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Commentary: Deuteronomy 18:15-20

The book of Deuteronomy is central to the Old Testament—some have even said that it is the center of the Old Testament. Yet, it remains a difficult book to read. One may not be certain about the date or place at which its various parts were composed. The introductory speeches (chapters 1-11) seem a bit repetitive. And a collection of laws or stipulations (chapters 12-26) is never easy to comprehend in toto. Nonetheless, for those interested in understanding Old Testament ethics, as well as the nature of ancient Israelite society and religion, there is no more comprehensive source than this complex book. To read texts such as Dt 6:5 is to enter a world of the most devout piety.
Portions of the Deuteronomic law code specify various religiously justified roles in ancient Israelite society, e.g., the judge (17:9), the king (17:14-20), the Levitical priest (18:1-8). Lesson five is part of these prescriptions; it specifies the role of the prophet.
Rationale for a Prophet (vv. 15-17)
The first two verses about the prophetic office provide a rationale for the prophetic role based on Israel's earlier experience with God. Verse 16 quotes the people speaking at Mount Sinai. Although these particular words are not preserved in the book of Exodus, the moment and emotion that spawned them is. God was present at Mount Sinai in a terrifying presence. When we read about thunder, lightning, and smoke (Ex 20:18), the picture seems to be an enormous earthquake and thunderstorm rolled into one. It is no wonder that the people were frightened. According to Ex 20:19, they spoke to Moses, "You speak to us, and we will listen; but do not let God speak to us, or we will die." (Such a fear was reasonably grounded since contact with the deity or the holy could be fatal [e.g.,2 Sam 6:6-7].) The people wanted an intermediary to speak God's words to them.
Although the Sinai accounts in Exodus do not define Moses as a prophet, the book of Deuteronomy does. It is really a creative move. One could have defined him as priest, since priests also act as intermediaries and speak words of God to the people. (There are hints elsewhere that a priestly group traced their heritage to Moses.) However, Moses is a prophet in the eyes of Deuteronomy; in fact, the prophet par excellence, "never since has there arisen a prophet in Israel like Moses" (Dt 34:10).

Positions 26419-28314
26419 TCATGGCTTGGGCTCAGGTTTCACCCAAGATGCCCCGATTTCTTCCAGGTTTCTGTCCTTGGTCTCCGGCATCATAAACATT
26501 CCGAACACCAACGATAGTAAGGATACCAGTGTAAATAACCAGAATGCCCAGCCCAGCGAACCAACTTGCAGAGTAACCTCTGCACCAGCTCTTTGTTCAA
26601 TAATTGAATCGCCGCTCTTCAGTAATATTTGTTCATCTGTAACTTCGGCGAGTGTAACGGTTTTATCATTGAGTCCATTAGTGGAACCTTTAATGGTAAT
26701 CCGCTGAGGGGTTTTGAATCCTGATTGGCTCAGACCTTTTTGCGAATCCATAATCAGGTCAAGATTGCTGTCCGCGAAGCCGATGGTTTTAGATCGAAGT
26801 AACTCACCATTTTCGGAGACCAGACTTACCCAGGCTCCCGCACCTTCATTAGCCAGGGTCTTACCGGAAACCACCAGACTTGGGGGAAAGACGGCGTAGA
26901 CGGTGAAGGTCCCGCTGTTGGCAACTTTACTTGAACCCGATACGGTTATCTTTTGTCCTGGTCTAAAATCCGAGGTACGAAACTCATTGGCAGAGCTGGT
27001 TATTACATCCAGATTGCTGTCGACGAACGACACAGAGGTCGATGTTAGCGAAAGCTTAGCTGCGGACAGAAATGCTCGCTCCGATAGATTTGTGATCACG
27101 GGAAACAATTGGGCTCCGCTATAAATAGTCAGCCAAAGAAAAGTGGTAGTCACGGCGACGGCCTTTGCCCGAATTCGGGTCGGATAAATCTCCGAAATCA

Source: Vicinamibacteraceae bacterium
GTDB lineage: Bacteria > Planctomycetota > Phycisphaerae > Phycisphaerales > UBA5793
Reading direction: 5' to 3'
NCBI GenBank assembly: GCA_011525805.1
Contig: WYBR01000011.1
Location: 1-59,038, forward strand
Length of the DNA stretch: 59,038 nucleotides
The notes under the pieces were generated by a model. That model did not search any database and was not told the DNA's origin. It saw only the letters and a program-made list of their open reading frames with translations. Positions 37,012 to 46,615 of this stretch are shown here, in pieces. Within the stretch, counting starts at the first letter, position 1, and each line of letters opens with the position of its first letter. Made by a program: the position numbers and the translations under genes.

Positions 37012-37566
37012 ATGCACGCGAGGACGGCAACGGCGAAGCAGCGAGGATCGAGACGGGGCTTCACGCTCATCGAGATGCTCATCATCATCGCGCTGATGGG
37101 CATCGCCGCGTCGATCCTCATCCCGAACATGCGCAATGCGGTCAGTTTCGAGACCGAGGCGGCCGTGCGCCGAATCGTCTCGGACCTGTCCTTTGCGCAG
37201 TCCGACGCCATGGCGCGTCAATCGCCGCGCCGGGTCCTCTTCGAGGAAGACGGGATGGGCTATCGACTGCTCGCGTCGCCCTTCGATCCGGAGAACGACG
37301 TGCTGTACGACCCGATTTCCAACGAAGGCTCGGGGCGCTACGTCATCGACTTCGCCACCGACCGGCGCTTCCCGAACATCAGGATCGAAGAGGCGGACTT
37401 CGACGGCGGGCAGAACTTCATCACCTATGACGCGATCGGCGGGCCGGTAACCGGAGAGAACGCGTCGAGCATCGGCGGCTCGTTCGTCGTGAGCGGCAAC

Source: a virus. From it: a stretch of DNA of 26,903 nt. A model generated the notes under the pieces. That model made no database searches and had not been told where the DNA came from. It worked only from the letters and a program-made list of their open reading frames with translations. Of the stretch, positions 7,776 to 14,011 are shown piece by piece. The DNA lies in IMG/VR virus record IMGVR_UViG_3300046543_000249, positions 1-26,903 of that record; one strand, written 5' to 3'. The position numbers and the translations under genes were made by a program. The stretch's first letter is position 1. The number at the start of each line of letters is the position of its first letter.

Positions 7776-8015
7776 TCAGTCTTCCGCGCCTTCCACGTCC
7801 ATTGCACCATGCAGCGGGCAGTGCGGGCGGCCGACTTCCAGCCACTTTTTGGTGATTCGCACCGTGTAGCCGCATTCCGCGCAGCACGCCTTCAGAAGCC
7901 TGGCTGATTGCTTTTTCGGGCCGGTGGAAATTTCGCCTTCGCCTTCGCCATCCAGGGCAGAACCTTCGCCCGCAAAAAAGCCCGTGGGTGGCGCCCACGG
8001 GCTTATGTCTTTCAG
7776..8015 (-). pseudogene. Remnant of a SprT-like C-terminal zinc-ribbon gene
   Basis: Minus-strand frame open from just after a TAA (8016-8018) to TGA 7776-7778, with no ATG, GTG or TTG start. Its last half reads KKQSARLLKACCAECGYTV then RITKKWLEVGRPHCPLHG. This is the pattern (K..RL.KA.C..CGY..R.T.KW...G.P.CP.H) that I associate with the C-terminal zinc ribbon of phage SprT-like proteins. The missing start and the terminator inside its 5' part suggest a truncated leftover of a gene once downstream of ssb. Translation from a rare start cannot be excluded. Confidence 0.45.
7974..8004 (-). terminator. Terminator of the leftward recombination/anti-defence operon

For the people to have asked for a prophet once did not necessarily involve a request that there be other prophets. Other prophets there were though, and Deuteronomy 18:15 provides the justification for them. (Notice the ambiguity in the translation and notes of v. 15, i.e., "prophet" versus "prophets.") In fact, there were times in Israel when prophets were prominent, e.g., the one hundred years before the defeat of Judah in 587 BCE, and other times when prophecy seemed relatively unimportant, e.g., after the rebuilding of the temple in 520 BCE. This variation raises questions about how appropriate prophecy is in various times, even our own.
One Notion of Prophetic Authority
(vv. 18-19)
Israelite prophets claimed different sorts of authority for their activities. Some claimed to have seen visions, others to have experienced dreams. Most prominent, however, is the motif of hearing or experiencing God's word, which is present in Dt 18:18. Some of the most prominent prophets stood in this tradition, namely, of claiming to have a direct word from the deity (see Jer 1:9; Ezek 2:9-3:4). In this sense, one may say that Jeremiah and Ezekiel are prophets
"like Moses." The deuteronomic prescription wanted to be precise about the nature of these words—they had to be spoken "in my name." Just to say "Act justly, behave in a righteous manner" would not count. Rather, the prophets had to establish their message as that of the deity's messenger. Hence, they used little phrases that identified them with the one who had sent them. The classic formula is "Thus says the Lord," which was used for centuries, viz., from at least the time of Amos (e.g., Amos 2:1) to the time of Ezekiel (Ezek 30:6). Anytime an Israelite heard someone using this language before a speech, they would know a prophet was active. And since they were Yahweh's words, people were expected to pay attention (though the biblical record is full of examples in which Israelites did not pay attention to God's words—and Jonah presents an interesting example of non-Israelites who did pay attention to God's words.).
False Prophets (vv. 20-22)
The last three verses wrestle with a profound problem: How does one discern phony prophets? In Israel, one criterion was the identity of the deity being proclaimed. If it was not Yahweh, e.g., Ba`al, the people would not have to heed that individual (and were to execute that person). The far more difficult case involved the prophet who speaks in Yahweh's name, but offers a word that Yahweh had not spoken, the so-called false prophet. Here the prescription stipulates that people need to wait and see if the word comes true. If one had the luxury of waiting, this test might have helped. But we may read episodes such as Jeremiah 28 in which Jeremiah and another prophet, Hananiah, were in conflict. One had to be a false prophet. And yet, how were people to respond in the immediate crisis? Deuteronomy 18 is of limited help here, as it is today when people within religious traditions stand in fundamental conflict and both claim to be right. Maybe prophecy worked best when there was only one prophet around.
David L. Peterson